Conservative leader Andrew Scheer’s pledge to extend mortgage amortization maximums for some homebuyers and loosen a contentious stress test would likely lead to more debt and higher property prices, some experts say.
“Oh my god, here we go again,” said Tsur Somerville, a professor at the Sauder School of Business at the University of British Columbia, when he heard Scheer’s announcement Monday.
Scheer plans to loosen rules around the stress test, which was designed to ensure buyers requiring mortgages could afford payments if interest rates rose, and remove it altogether for mortgage renewals.
He also plans to allow first-time property buyers to take out 30-year mortgages — reversing moves by Stephen Harper’s previous Conservative government that reduced terms from 40 years to 25 years.
With a longer amortization, first-time homebuyers can opt for a larger mortgage than they might be able to afford payments on if it were for a shorter time frame. Meanwhile, lenders may be able to approve borrowers for larger mortgages if the stress test requirements are loosened.
The stress test — originally introduced in 2010 and significantly modified in 2018 — has helped to slow accelerating house prices, according to various reports.
The Canada Mortgage and Housing Corp. CEO Evan Siddall defended both measures amid industry lobbying for changes earlier this summer. In a strongly worded letter to the Standing Committee of Finance Siddall said his job is to “protect our economy from potentially tragic consequences.”
The stress test has helped reduce house prices in Canada by 3.4 per cent compared to what they otherwise would have been, he said. The CMHC declined to comment Monday, saying they were not in a position to comment on political parties’ promises or announcements during the election period.
A TD report released earlier this year estimated home prices could rise six per cent by the end of next year if the stress test was removed and all else remained equal.
Canadian realtors cheered the proposal.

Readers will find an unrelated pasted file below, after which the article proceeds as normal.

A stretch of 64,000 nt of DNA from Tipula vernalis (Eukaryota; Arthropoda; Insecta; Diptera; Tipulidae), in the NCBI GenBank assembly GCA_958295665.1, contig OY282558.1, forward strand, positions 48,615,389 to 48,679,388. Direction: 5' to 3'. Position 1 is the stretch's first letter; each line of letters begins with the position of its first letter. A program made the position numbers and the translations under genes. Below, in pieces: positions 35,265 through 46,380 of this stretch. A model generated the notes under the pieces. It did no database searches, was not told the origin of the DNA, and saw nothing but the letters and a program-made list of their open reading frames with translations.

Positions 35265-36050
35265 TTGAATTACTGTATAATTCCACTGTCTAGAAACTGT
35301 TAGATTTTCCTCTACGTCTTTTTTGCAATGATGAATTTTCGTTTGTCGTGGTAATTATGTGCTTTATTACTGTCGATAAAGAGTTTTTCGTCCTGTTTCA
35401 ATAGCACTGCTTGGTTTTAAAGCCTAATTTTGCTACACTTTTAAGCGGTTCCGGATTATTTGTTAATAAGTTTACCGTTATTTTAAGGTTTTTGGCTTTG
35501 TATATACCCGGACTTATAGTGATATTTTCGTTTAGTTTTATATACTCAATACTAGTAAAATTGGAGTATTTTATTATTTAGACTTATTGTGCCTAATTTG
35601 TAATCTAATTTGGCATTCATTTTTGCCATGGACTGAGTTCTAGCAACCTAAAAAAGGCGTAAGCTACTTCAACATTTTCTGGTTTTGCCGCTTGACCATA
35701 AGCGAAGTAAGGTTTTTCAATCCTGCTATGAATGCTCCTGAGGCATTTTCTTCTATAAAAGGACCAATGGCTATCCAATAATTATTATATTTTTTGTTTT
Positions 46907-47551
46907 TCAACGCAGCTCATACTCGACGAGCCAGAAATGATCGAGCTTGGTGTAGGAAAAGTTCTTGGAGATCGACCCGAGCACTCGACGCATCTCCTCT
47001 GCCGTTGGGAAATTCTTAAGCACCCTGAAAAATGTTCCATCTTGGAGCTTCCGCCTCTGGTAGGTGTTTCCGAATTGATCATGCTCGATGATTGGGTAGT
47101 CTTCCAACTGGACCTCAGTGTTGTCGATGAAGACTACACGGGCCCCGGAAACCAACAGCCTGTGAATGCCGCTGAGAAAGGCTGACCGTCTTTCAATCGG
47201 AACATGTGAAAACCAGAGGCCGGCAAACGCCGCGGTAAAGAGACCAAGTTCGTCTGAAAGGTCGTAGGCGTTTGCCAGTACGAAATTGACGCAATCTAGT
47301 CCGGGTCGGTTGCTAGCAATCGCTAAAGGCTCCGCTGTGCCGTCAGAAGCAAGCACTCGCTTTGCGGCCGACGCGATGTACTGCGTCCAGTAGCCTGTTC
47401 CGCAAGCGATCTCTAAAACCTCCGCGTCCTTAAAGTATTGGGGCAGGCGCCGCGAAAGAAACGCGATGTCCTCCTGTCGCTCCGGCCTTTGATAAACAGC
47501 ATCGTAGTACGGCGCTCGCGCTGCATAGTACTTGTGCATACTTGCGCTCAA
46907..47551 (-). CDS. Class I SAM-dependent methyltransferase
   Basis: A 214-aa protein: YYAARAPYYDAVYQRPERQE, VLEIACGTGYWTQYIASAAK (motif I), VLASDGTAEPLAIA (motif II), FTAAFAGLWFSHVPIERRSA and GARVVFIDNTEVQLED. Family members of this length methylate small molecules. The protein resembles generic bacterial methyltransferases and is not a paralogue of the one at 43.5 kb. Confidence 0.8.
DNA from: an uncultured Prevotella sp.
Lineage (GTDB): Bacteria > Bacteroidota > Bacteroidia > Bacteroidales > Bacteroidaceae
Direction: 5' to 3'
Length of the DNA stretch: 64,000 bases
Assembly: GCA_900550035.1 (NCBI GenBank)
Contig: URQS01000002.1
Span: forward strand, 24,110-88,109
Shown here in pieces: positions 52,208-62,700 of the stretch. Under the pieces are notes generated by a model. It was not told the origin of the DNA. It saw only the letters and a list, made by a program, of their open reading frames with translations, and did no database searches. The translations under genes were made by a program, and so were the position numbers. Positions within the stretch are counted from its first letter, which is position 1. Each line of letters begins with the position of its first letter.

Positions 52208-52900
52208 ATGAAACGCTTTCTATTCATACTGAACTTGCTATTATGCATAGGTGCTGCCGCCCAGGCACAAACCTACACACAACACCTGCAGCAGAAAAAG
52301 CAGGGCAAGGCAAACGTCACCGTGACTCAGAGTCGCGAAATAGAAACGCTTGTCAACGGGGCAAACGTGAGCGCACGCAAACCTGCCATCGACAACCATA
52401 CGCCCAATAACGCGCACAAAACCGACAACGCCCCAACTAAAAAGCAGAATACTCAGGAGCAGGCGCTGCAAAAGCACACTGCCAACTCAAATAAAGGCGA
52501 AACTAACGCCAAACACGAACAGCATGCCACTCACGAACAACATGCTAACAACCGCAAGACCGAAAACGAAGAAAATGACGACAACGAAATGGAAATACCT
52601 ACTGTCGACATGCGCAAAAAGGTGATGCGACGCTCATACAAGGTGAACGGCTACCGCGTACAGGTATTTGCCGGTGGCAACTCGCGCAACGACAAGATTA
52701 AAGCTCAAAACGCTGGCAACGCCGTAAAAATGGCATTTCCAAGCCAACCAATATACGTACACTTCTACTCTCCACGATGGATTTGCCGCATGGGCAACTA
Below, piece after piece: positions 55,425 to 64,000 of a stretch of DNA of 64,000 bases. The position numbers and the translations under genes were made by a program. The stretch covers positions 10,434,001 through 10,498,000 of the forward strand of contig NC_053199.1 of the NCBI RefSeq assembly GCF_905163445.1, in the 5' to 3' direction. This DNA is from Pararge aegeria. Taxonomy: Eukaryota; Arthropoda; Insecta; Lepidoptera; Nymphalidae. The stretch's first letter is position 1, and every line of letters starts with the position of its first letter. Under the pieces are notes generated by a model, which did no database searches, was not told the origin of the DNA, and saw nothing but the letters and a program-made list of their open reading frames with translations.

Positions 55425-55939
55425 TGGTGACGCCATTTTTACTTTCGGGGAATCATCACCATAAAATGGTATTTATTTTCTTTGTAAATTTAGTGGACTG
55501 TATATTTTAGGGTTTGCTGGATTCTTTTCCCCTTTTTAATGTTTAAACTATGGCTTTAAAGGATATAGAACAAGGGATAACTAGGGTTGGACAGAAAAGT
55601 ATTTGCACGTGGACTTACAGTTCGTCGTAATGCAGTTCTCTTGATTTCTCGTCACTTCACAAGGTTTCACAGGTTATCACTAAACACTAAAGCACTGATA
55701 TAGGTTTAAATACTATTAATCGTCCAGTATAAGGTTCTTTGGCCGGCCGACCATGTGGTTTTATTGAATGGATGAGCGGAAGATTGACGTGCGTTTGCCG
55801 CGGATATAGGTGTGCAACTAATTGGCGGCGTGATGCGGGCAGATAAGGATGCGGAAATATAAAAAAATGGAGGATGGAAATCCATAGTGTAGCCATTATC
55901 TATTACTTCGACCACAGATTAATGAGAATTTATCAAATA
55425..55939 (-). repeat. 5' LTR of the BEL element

“Realtors have long asked for common-sense solutions designed to help Canadians purchase a home of their own,” said Jason Stephen, The Canadian Real Estate Association’s president, adding Scheer’s campaign promises include some of their suggested policy changes.
The Scheer plan also includes launching an inquiry into money laundering in the real estate sector, as well as making surplus federal real estate available for development to increase housing supply.
The supply issue is one the two professors were in favour of addressing, as increased supply tends to better affordability.
“There’s no magic bullet on housing,” said Somerville.
Canadians’ high level of household debt has been a concern. The CMHC previously warned that high debt levels with looming interest rate hikes could lead to lower consumption, less savings or loan defaults.
Canadians owed roughly $1.77 in credit market debt — a figure that includes consumer credit, mortgages and non-mortgage loans — for every dollar of their disposable income, according to Statistic Canada’s most recent figures.
“If we’re concerned about Canadians’ level of debt, why are we helping them take on more debt?” asked Somerville.
To call these strategies a pure win for first-time buyers, would ignore the feedback into housing prices, said Thomas Davidoff, a professor at UBC’s Sauder School of Business.
“In certain markets, ignoring that — I think — is a mistake.”
Davidoff also believes another issue is how much risk taxpayers should put themselves in.
The Liberal party’s plan, by contrast, provides less risk for taxpayers, he said.
Liberal leader Justin Trudeau announced earlier this month his party would expand a recently launched program aimed at helping first-time home buyers lower their monthly payments through a shared-equity mortgage with CMHC. The expansion would boost the maximum qualifying price of a home in Victoria, Vancouver and the Toronto region from about $500,000 to nearly $800,000.
“There’s an element of subsidy there,” Davidoff said, adding that means taxpayers are not getting a great financial deal. But, the risk is lower because a borrower can’t default on equity if interest rates rise or they lose their income, like they can on the payments for their mortgage.
Andrew Pavlov, a professor at Simon Fraser University’s Beedie School of Business, supported the implementation of the stress test and scaling back mortgage amortization terms when both changes happened.
“Today the situation is very different,” he said.
Federal governments made those changes to prepare borrowers and the financial system for looming interest rate increases at the time, said Pavlov, but now “there’s virtually no possibility of interest rate increases” with declines expected instead.
In flat or declining housing markets, which many Canadian cities have become thanks partly to a host of government intervention measures, there’s a case for relaxing mortgage borrowing rules, he said.
If house prices decline substantially, defaults will start to occur and put the financial system at risk, Pavlov said.
This report by The Canadian Press was first published Sept. 23, 2019.
Aleksandra Sagan, The Canadian Press